Culture shock in your own country?

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April 28th 2012
Published: August 2nd 2012
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Have you ever been on a bus or a train and overheard someone talking about this or that being done better in their home country? It makes you wonder why they ever left....but I guess we have all been there one way or another. Moved away from home and found that things aren't meeting up to expectations or been overwhelmed by homesickness and missed things the way they are at 'home'. It is at this point that people start to look back on their lives at 'home' through rose-tinted glasses. Just ask Lara, over the last few years I have probably been that annoying person on the bus starting sentences with "Back home..."

The last 18 months has definitely had it's ups and downs. During this time we have had almost the whole spectrum of employment, Lara and I have found/changed/quit jobs/careers, been unemployed, lived in Uganda (Lara) and Egypt (Al) and been so poor we couldn't afford bus fare*. We have done some travel, but it has taken us awhile to properly get over the PUFC (Post Uganda Financial Crisis) (The end of the PUFC) and get back on our feet.

What better way to celebrate the overcoming of the PUFC than to go back to where our overseas experiment started almost 5 years ago; to spend some long overdue time with our families, and to meet the new additions! When compared to the rapid changes in children, everyone else seems to remain the same - every time we see our nieces and nephews on Skype, or hear about what they have been up to I am amazed at their rapid progress and I'm suddenly struck by how much of their lives we've missed. Living overseas definitely has it's sacrifices and seeing family grow-up is definitely one of them.

As you have probably already guessed this trip was almost entirely a family orientated vacation; lots of time at our respective homes and visiting family that seem to be getting slightly further away from each other on every visit. We really though that 3 weeks would be plenty of time to get around to see everyone, but it wasn’t, and we left thinking that it would have been great to have another few weeks to spend with everyone (this can be taken as a hint that we'd love you to visit).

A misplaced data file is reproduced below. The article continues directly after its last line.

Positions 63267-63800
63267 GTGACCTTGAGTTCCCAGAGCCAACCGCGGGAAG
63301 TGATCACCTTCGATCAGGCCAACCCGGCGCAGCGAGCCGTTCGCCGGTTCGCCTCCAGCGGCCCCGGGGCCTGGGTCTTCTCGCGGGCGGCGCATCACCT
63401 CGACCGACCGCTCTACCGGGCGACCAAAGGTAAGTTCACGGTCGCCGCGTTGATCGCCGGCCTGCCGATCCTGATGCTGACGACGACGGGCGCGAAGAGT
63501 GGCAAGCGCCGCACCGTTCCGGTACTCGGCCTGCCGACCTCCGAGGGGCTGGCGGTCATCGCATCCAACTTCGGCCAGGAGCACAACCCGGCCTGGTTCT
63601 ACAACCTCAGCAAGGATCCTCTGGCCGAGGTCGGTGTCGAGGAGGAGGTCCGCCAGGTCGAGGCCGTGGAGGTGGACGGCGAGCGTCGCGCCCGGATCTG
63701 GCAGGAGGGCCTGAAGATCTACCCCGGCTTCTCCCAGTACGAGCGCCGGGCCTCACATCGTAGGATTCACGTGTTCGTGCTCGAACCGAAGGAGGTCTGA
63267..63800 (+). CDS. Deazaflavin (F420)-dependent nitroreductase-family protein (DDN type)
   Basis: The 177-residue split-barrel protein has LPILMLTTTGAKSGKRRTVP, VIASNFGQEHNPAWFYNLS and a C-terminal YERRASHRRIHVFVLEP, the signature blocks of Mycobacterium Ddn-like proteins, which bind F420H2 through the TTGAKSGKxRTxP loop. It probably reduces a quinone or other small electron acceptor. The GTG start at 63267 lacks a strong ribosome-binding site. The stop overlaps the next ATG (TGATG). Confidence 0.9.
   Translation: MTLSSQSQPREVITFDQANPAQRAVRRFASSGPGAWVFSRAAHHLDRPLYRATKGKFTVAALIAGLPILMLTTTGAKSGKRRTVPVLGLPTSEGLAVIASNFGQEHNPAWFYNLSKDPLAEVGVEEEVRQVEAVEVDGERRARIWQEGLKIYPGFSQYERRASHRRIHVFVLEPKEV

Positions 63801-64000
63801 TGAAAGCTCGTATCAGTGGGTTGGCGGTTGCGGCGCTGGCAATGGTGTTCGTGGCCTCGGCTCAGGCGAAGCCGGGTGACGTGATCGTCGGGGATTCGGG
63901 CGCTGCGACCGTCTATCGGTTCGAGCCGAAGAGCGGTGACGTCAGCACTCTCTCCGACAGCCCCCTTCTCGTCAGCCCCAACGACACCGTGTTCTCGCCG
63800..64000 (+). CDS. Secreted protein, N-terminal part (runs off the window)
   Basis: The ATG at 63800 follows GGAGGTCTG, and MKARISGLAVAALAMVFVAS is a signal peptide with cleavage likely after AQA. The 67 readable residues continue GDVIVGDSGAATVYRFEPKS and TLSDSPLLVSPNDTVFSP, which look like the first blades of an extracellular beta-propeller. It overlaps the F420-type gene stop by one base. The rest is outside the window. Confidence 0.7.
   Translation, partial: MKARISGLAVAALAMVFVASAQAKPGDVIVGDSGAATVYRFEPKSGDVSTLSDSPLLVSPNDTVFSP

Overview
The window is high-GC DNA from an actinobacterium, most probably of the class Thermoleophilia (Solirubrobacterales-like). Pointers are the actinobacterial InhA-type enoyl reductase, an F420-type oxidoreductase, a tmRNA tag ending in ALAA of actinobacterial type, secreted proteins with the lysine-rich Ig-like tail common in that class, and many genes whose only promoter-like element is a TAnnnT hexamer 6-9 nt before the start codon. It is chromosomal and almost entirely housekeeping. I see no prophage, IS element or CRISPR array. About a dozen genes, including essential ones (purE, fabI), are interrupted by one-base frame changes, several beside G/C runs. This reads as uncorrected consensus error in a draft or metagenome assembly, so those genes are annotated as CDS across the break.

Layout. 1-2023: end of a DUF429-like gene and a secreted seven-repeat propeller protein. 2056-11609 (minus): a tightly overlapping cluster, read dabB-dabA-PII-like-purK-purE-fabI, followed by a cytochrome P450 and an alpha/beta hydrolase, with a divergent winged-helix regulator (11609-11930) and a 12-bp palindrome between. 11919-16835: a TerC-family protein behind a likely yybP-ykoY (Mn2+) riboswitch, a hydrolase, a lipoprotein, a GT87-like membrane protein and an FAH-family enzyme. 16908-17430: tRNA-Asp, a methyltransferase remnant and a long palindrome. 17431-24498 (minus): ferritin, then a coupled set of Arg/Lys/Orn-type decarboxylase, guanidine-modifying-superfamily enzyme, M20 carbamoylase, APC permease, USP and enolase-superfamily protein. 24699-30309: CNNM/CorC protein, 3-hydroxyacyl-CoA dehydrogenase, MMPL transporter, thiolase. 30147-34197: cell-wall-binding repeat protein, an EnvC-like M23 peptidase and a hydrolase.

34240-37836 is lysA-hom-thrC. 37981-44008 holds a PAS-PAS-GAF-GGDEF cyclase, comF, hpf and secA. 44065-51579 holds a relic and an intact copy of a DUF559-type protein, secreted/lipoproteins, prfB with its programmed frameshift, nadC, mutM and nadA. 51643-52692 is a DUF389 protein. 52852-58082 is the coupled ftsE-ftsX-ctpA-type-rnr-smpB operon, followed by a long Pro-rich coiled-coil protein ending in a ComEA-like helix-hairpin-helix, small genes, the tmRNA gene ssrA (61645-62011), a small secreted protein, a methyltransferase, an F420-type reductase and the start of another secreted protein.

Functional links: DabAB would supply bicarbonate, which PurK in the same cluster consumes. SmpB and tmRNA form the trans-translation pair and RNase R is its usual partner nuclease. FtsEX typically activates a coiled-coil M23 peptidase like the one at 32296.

To try and see all our families immediately we organised a lunch at Centennial Parklands Restaurant, which is a restaurant in the middle of a large park in Sydney's Eastern Suburbs, a great way to get back into the Australian way of life.

Despite living in Australia for 26 years, at the beginning of this trip we both felt disconnected with it. In fact from the moment we boarded our Qantas flight in Bangkok and both got the giggles at our pilot's Australian accent I didn’t feel sure about anything. The price of petrol, the national sports, the issues talked about in the media, the obsession with the price of bananas are all such pivotal parts of the Australian psyche; but seemed so disconnected with my life in London that it took me some time to readjust. How is it after such a relatively short time away I could feel so out of place in my home country? I really wasn’t sure, but determined to fix it we borrowed a Commodore, slipped on our best Havianas and took off into the Australian countryside.

On a mission to rectify my culture shock did all the Aussie things we could - first off we headed to Bowral where we had a big family BBQ, Lara’s parents had recently celebrated their 40th wedding anniversary, her grandmother was over from Perth and now that the whole family was in the one place they thought it fit to continue celebrating. It was a proper Australian barbeque, eskies outside full of beer and wine, plenty of meat, pavlovas, you name it was there - I even found a spider in the dunny!

So with the ubiquitous barbeque off the list we headed to Sydney to remind us of the beach/city lifestyle that we used to enjoy. We hit one of our old haunts – Coogee beach, found a cafe with some friends and then I ordered my next piece of Australiana – the burger with the lot. Sitting outside in the sun with a burger as big as your head that costs as much as your car, got me another step closer to feeling at home. It was starting to feel right again.

Then driving up to Manly to see Lara’s brother and sitting in the never ending traffic I remembered how much I hated that drive, that also made me feel at home. It’s funny how road rage is now so common in Australia, but seeing those familiar gestures from those behind the wheel of other cars was just another little familiar thing that made me fall back into the groove.

Which made the next thing completely Australian: Manly beach, and Coopers beers then dinner. Essentially the trip was full of food and friends. We drove around in circles, visiting all our family in their different lives - getting to see a whole cross-section of Australian living from the inner city, to the Northern Beaches, the semi-rural to the 'outback'. As our "international" accents faded back into Australian we managed to blend back into the crowd, meaning the exact opposite problem when we returned back to Blighty!

It was a lovely visit although long overdue - so hopefully we won't leave it so long next time!

* An exaggeration Mum, we're fine!

Additional photos below
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3rd August 2012

Didn't Peter Allen sing...and I hear you thinking "I still call Australia...Home"?
7th August 2012

you could do this for a living!
I look forward to reading each new installment of well composed passages, and seeing the beautiful photos in each blog! Maybe there could be a change of career as a travel journalist? I've read many a story in "country style" or other Australian Lifestyle Magazine that is good! What do you reckon?!

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